a, Global map of co-located ∆TC and ∆SV. Pixels showing a statistically significant trend (n = 35 years, two-sided Mann–Kendall test, P < 0.05) in both TC and SV are depicted on the map. b, Global map of co-located ∆TC and ∆BG. c, Global map of co-located ∆SV and ∆BG. d, From left to right, intensity plot of change area for ΔTC versus ΔSV, ΔTC versus ΔBG and ΔSV versus ΔBG, corresponding to a, b and c, respectively. To create these intensity plots, paired per cent change layers (Fig. 1b) are used to construct a 2D histogram with bin size of 1% for both axes. Then, the total change area in each bin is calculated and plotted.

  2. Extended Data Fig. 2 Long-term (1982–2016) gross land-change dynamics vary considerably between biomes.

    ap, Gross land-change dynamics per biome. Mountain systems (c, f, i, n) all exhibit larger area of TC gain than TC loss, larger area of SV loss than SV gain and larger area of BG loss than BG gain. q, Geographical distribution of all biomes, from a previous publication30, reproduced with permission. See Fig. 3 for other biomes and Extended Data Table 2 for change area estimates.

  3. Extended Data Fig. 3 Attributing direct human impact versus indirect drivers to detected changes in land cover.

    Indirect drivers include both natural drivers and human-induced climate change. a, Spatial distribution of the probability sample used for the attribution estimates (n = 1,500). b, Direct human impact (DHI) of each sample unit interpreted using a time-series of high-resolution images in Google Earth. c, Estimated DHI as a per cent of all change area at the global scale. Global average is calculated by weighting the human impact of each type by each respective global total area provided in Extended Data Table 1. The standard error (SE) for the estimated per cent of DHI is provided in the parentheses. d, e, Estimated DHI at the continental and biome scales. See Extended Data Fig. 4 for some representative sample examples.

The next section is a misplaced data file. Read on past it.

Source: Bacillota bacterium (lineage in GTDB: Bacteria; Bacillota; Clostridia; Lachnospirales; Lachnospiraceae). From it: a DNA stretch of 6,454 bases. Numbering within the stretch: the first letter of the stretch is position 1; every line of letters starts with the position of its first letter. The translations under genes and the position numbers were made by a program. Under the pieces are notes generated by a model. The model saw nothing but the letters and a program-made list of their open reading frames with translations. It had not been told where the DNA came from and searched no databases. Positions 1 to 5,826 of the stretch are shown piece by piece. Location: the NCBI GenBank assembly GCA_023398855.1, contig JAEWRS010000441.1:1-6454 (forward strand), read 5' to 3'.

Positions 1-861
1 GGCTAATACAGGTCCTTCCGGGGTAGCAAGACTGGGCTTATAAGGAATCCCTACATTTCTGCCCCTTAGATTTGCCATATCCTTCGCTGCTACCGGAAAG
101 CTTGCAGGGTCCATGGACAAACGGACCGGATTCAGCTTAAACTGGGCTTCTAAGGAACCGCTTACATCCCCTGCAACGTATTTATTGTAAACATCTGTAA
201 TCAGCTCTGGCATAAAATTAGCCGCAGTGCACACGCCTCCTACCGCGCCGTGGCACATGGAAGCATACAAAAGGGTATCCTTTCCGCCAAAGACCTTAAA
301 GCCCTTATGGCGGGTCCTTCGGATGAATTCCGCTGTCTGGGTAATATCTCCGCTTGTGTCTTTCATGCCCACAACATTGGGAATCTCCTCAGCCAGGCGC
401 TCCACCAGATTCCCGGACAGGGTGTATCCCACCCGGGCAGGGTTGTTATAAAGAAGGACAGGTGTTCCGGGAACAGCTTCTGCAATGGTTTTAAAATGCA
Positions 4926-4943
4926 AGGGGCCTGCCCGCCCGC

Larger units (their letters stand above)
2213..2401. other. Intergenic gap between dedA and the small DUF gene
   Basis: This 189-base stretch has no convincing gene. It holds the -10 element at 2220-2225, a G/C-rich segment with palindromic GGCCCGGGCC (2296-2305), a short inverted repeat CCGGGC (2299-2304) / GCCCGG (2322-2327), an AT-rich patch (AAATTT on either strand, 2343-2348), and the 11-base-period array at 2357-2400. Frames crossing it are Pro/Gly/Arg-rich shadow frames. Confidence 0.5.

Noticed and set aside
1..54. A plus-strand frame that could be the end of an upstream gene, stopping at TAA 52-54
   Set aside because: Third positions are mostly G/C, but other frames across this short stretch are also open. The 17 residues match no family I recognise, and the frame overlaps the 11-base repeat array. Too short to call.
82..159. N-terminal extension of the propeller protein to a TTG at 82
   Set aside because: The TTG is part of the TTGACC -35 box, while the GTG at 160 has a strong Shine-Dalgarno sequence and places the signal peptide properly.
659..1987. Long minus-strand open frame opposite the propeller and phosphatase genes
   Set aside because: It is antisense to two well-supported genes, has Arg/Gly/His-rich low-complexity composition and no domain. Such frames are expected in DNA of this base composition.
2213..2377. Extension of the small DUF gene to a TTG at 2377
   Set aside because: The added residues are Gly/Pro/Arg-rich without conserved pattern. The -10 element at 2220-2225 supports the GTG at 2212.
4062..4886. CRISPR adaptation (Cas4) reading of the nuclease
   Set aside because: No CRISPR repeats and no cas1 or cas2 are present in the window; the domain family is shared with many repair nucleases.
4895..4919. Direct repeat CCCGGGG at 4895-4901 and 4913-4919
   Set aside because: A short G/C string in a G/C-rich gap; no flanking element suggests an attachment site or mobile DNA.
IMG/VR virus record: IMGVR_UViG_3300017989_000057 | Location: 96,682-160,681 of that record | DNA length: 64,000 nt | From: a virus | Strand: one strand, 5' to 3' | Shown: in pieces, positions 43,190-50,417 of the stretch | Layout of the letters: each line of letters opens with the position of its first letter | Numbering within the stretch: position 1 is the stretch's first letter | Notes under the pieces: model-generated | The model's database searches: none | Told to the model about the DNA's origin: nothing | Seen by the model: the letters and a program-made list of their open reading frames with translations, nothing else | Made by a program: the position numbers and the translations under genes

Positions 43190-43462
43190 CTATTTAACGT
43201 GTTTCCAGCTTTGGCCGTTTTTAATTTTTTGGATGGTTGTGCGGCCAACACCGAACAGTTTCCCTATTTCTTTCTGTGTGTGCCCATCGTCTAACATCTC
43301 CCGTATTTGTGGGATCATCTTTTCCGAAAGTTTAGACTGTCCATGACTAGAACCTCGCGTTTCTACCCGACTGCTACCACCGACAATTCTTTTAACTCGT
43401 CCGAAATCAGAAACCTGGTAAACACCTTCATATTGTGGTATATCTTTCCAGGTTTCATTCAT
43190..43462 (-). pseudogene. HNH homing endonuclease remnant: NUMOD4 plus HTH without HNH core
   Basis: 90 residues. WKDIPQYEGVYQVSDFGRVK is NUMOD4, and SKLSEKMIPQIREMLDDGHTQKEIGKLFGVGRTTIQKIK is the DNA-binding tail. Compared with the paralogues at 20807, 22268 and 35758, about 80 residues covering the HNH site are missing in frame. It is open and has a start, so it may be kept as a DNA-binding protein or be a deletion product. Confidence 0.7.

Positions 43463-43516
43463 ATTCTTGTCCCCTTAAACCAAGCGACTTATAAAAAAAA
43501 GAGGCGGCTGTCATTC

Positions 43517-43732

4. Extended Data Fig. 4 Selected sample examples for driver attribution.

    Screenshots are taken from Google Earth. Each panel is 0.05° × 0.05° in size, corresponding to one AVHRR pixel. a, Deforestation for industrial agriculture expansion in Mato Grosso, Brazil (11.275° S, 52.125° W). b, Expanding shifting agriculture in northern Zambia (11.625° S, 28.625° E). c, Intensification of small-holder agriculture in Punjab, Pakistan (30.025° N, 71.675° E). d, Short vegetation gain in low-intensity agricultural lands in northern Nigeria (12.825° N, 7.825° E). e, Short vegetation increase due to effective fire suppression in pasture lands in Omaheke, Namibia31 (22.175° S, 18.925° E). f, Managed pasture lands in western Kazakhstan (49.475° N, 47.725° E). g, Forestry in southern Finland (61.075° N, 24.475° E). h, Urbanization in Shanghai, China (30.925° N, 121.175° E). i, Oil extraction in New Mexico, USA (32.875° N, 104.275° W). j, Herbaceous vegetation increase owing to glacial retreat in Chuy, Kyrgyzstan (42.575° N, 74.775° E). k, Bare ground cover variation along Mar Chiquita lake shore in Cordoba, Argentina (30.675° S, 63.025° W). l, Forest fires in Saskatchewan, Canada (55.225° N, 102.225° W). m, Tree cover increase in unpopulated savannahs in Western Equatoria, South Sudan16,17 (6.575° N, 27.725° E). n, Climate-change-driven woody encroachment in Quebec, Canada15 (59.475° N, 73.225° W). Examples ai show various types of land use, whereas examples jn do not show visible signs of human activity. Map data: Google, DigitalGlobe, CNES/Airbus, Landsat/Copernicus.